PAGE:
From Publishers Weekly
In a story titled "Dead Labor" ("Capital is dead labor," said Marx) that is more like a morality tale and as methodically plotted, the narrator has pledged his dying "mentor" to complete the writing of a final project, a Marxist analysis of culture. Concurrently he is offered a job as restaurant reviewer for a glitzy magazine along with the pleasures of the flesh provided by its female editor. Between her enticements and the flashy night life of London, his will dissolves until nothing is left of his former seriousness. So too is the affair fated to end in inertia and void. In the nine stories of this first collection by a resourceful English writer in command of a supple, lyrical style, reality and fantasy, imagination and its perversions come close to fusion. Class and caste, money and sex are the themes and points of reference of these involving tales.
Copyright 1987 Reed Business Information, Inc.
From Library Journal
In these nine stories, the young Englishman Lasdun emerges as a new writer whose imaginative voice can perplex and enthrall. He gives us not only an unusual perspective on life but characters who are alter egos of ourselves, with many of our repressed desires and lusts, dreams and nightmares. Particularly effective are the stories "Dead Labor," "Heart's Desire," and "Escapes," yet each story has a singular viewpoint that allows the author imaginatively to dissect the puzzlement of being human. Lasdun has fine creative control, and these stories ably demonstrate his abundant potential. Glenn O. Carey, English Dept., Eastern Kentucky Univ., Richmond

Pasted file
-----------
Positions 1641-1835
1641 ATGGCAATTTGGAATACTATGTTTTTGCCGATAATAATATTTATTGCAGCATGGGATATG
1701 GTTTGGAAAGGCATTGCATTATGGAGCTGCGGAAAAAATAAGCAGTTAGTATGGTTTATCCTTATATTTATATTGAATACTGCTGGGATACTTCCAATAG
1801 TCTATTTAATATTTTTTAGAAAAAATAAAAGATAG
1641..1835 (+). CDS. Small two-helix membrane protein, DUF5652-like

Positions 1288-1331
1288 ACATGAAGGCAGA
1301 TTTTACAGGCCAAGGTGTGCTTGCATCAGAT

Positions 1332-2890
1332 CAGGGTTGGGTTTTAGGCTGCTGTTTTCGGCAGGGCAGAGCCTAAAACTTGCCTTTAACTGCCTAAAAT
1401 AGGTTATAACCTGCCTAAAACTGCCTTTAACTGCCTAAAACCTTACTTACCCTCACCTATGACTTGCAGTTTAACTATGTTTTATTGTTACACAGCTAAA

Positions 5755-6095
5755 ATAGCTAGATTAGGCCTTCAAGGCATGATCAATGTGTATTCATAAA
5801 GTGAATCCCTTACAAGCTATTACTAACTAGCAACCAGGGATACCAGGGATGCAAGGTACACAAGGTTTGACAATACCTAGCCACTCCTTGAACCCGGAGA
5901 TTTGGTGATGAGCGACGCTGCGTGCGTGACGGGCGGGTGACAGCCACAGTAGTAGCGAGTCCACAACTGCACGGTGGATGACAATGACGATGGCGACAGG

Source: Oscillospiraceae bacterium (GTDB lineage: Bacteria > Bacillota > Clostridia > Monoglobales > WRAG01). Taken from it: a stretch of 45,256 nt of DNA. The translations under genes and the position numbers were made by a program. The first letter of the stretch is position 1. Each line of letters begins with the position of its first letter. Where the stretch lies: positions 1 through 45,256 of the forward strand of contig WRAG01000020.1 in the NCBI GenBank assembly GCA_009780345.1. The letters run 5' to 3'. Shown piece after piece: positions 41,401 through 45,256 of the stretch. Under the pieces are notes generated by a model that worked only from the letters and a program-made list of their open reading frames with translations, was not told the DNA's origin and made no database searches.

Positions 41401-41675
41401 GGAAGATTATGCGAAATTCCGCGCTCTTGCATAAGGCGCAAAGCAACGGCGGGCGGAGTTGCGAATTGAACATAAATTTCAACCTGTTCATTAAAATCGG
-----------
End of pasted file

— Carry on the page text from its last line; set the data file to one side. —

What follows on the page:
Copyright 1986 Reed Business Information, Inc.